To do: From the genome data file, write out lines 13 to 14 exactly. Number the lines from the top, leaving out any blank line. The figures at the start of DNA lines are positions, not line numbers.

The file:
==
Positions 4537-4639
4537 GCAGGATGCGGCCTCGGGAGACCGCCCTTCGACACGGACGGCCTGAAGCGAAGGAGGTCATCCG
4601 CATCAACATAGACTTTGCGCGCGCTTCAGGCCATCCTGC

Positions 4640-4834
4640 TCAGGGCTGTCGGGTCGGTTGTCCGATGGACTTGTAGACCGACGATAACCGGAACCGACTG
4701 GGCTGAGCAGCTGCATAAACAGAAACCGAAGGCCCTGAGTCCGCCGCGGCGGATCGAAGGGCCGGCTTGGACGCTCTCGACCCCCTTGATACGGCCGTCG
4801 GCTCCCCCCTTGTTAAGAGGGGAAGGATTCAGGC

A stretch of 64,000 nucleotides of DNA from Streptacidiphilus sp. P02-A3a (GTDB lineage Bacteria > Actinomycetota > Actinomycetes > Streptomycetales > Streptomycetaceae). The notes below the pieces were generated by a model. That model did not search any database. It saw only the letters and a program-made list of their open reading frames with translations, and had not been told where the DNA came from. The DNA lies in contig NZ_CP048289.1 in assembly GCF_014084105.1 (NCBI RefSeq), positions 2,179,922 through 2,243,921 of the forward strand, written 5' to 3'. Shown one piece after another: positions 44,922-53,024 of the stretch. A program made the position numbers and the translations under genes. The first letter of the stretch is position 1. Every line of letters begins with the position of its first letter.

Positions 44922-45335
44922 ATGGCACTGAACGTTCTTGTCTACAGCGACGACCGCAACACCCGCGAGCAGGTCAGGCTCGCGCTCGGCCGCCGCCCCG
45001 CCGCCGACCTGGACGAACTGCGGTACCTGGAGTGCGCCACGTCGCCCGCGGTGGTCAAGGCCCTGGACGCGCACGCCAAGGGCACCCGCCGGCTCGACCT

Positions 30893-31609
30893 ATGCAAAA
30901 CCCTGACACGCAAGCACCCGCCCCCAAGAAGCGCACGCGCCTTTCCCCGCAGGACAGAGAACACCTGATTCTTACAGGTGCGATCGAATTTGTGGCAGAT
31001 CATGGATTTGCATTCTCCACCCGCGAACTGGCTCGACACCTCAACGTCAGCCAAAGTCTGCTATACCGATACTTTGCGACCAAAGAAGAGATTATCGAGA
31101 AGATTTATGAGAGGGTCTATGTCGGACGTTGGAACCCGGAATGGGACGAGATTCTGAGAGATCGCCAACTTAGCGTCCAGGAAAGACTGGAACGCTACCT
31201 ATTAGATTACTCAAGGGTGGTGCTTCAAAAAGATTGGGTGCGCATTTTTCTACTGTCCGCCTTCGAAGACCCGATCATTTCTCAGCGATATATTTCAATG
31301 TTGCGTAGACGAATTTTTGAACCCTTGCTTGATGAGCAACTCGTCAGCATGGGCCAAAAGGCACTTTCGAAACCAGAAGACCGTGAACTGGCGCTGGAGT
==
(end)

30893 ATGCAAAA
30901 CCCTGACACGCAAGCACCCGCCCCCAAGAAGCGCACGCGCCTTTCCCCGCAGGACAGAGAACACCTGATTCTTACAGGTGCGATCGAATTTGTGGCAGAT